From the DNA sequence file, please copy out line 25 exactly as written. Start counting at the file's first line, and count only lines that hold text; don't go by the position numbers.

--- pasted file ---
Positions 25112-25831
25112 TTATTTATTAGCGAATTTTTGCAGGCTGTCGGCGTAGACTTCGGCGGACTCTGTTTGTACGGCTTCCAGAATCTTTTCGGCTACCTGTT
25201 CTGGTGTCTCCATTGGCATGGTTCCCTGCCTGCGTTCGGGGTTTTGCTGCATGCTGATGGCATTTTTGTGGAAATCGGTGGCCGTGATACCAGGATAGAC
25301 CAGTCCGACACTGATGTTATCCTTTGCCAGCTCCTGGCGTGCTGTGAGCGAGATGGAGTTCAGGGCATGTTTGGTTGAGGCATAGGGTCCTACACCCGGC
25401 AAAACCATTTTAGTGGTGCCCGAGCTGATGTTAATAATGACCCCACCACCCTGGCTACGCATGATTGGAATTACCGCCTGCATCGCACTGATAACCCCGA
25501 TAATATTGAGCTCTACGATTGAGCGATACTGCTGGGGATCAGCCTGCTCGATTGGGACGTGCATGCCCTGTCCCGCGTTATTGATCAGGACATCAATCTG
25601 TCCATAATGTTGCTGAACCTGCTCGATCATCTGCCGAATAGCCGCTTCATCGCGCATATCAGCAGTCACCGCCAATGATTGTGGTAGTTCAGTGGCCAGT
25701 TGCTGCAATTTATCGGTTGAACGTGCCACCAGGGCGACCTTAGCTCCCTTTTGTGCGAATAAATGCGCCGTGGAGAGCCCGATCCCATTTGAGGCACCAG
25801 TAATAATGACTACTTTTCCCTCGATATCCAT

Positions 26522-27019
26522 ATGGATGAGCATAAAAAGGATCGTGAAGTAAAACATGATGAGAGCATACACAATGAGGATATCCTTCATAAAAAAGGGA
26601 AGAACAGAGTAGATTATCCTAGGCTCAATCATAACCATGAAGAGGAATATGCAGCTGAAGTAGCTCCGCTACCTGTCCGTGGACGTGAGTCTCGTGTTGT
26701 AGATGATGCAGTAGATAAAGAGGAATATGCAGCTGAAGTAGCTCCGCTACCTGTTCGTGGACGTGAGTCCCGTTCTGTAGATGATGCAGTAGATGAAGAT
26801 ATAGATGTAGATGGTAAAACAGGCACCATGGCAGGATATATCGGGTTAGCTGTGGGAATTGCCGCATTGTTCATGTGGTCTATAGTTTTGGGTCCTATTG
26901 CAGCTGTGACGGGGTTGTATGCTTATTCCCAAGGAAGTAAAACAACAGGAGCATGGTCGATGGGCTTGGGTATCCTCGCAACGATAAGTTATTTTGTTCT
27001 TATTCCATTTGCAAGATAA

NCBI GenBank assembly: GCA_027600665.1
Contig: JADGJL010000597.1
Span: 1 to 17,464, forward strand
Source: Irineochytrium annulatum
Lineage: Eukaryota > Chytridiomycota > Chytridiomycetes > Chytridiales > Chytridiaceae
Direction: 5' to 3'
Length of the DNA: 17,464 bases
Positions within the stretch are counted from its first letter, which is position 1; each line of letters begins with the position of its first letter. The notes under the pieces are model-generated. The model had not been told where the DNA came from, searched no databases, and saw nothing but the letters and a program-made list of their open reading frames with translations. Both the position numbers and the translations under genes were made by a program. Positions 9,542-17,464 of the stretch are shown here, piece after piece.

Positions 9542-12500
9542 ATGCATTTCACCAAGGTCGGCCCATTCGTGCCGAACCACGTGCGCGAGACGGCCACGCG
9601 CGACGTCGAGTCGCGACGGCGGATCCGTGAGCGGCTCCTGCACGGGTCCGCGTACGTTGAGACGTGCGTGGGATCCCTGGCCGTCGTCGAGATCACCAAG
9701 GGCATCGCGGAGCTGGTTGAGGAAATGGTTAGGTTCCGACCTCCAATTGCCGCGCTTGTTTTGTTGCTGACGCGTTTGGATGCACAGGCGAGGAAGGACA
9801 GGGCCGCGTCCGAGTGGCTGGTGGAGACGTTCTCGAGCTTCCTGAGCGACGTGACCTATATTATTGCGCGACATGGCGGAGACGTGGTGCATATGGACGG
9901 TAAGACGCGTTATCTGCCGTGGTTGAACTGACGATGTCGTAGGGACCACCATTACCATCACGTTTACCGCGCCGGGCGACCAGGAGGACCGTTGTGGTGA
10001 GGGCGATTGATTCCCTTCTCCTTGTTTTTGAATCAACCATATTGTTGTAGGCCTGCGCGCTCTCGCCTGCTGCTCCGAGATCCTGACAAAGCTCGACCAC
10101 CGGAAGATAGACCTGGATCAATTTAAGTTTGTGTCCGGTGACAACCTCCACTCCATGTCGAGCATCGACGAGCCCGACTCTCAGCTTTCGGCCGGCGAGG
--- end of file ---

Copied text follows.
Positions 9542-12500